Call for Submissions: Krytyka Discussion Forum on Race and Postcolonialism

January 2017
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We invite authors to contribute to this exciting new series at Krytyka, Ukraine’s leading intellectual journal celebrating its 20th anniversary in 2017. The Discussion Forum is geared towards general audience and will be published on Krytyka’s website https://krytyka.com in English and Ukrainian.

Recent events involving racial violence – bodily, structural, and symbolic – might serve as points of reference for mutual North American-Ukrainian introductions to terms for thinking about race that teach and enlighten, rather than constrain and divide.

Our primary aim is to build connections, intersections, and dialogue around conceptions of race and postcolonialism across sites within and between Ukraine and North America. Now is an especially critical time in which to expand transatlantic dialogue in these areas, due to the rapid flow of news media images of race-based violence in the U.S., and their broadcasting to consumers throughout the world, including Ukraine and the Eastern European region.

For many, discussing past conflicts in Ukraine involves recalling notions of violence and prejudice that evoke political prosecution based on ethnic, cultural, religious or linguistic identity, with local historical precedents. Our hope is to make visible through dialogue similarities in individual and collective struggles for dignity that are much older than many may know, or admit.

Particular questions we seek to raise include but are not limited to the following:

  • How does the Soviet past shape perceptions of race and hegemony today?
  • Do constructions of race operate in the U.S. and/or Canada along similar lines? 
  • What are the geographical underpinnings of ideas of race and social movements across Western / Post-Soviet contexts? Who are its opponents?
  • What kind of public statements of denial, accusation, or responsibility have surfaced? 
  • How is the conversation circulating on the ground?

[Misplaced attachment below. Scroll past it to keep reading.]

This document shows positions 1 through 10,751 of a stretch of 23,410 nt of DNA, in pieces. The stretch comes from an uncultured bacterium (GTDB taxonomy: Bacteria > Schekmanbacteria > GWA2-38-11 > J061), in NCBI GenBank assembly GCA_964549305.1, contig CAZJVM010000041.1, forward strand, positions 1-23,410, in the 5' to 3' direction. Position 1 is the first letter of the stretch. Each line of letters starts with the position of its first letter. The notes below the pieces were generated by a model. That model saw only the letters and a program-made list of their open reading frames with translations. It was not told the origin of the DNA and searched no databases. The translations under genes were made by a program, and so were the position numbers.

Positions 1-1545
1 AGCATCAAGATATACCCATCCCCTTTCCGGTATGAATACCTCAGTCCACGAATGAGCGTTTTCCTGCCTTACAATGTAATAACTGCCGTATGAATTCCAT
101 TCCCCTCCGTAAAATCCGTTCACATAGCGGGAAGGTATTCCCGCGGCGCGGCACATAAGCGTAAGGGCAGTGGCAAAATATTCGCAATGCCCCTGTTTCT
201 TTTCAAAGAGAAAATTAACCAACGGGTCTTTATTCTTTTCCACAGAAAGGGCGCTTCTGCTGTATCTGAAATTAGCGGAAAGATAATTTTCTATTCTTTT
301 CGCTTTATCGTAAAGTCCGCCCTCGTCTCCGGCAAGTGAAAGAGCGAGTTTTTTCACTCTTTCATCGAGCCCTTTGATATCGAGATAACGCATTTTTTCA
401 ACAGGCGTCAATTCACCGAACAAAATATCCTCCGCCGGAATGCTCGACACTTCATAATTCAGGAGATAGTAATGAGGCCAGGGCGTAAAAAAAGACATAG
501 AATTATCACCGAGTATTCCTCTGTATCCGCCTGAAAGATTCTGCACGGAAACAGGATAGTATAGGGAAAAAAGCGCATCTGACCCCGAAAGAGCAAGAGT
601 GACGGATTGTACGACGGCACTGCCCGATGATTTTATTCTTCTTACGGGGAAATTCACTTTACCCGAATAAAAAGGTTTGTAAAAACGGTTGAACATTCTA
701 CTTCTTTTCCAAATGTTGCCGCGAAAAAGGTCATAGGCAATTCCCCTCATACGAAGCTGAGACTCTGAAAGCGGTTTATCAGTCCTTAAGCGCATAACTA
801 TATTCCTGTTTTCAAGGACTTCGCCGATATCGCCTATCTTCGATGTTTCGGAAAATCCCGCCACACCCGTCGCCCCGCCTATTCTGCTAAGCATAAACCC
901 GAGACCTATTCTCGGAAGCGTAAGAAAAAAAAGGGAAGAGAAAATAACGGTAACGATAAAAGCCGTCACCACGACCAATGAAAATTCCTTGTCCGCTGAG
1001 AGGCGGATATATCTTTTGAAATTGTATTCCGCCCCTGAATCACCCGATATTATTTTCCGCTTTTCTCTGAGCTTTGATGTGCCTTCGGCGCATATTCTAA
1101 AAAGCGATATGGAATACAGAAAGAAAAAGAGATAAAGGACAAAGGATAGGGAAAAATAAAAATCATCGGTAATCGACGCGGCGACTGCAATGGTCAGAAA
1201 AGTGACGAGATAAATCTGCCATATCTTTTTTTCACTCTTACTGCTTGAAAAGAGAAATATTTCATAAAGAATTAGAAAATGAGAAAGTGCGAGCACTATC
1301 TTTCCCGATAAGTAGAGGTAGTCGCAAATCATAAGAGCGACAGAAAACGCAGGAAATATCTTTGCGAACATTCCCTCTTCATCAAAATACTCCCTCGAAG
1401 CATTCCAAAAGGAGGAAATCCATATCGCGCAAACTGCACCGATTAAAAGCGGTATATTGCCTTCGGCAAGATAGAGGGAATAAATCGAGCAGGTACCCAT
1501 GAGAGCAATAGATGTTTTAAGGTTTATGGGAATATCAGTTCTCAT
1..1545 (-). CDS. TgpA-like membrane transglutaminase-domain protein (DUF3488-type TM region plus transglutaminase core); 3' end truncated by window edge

• Where are the debates and points of agreement/disagreement among scholars about definitions of postcolonialism?
  • Are there specific disagreements among those who are working at the crossroads of the North American academy and its engagement with post-Soviet and non-Western counterparts/others/interlocutors? 
  • How does the script shift when considering neoliberalism, and changes at the level of the state?

This Discussion Forum aims to translate and expand vocabularies for discussing race and issues of postcolonialism for Krytyka's readership. We invite interested authors to open their contributions with some key terms and concepts for those who may be new to critical topics and areas that you are a specialist on. 

We welcome multiple formats. Articles should be written for an interested, intellectually aware general audience and include source information for citations and arguments referred to. Submissions will be accepted in English, Ukrainian, and Russian. Submissions should not exceed the length of 2000 words, and will not be peer-reviewed. Submissions should include a 100 word summary and a brief biography of the author, as well as a photograph in author photo format.

Discussion Forum Editors:

Dr. Jessica Zychowicz, cultural history and gender studies scholar
Grace Mahoney, literary and visual art scholar, translator
Dr. Oleh Kotsyuba, literary scholar

Deadline: Please submit a 300-word proposal by February 20, 2017.

Your submissions and all questions please direct to Dr. Kotsyuba at kotsyuba@krytyka.com

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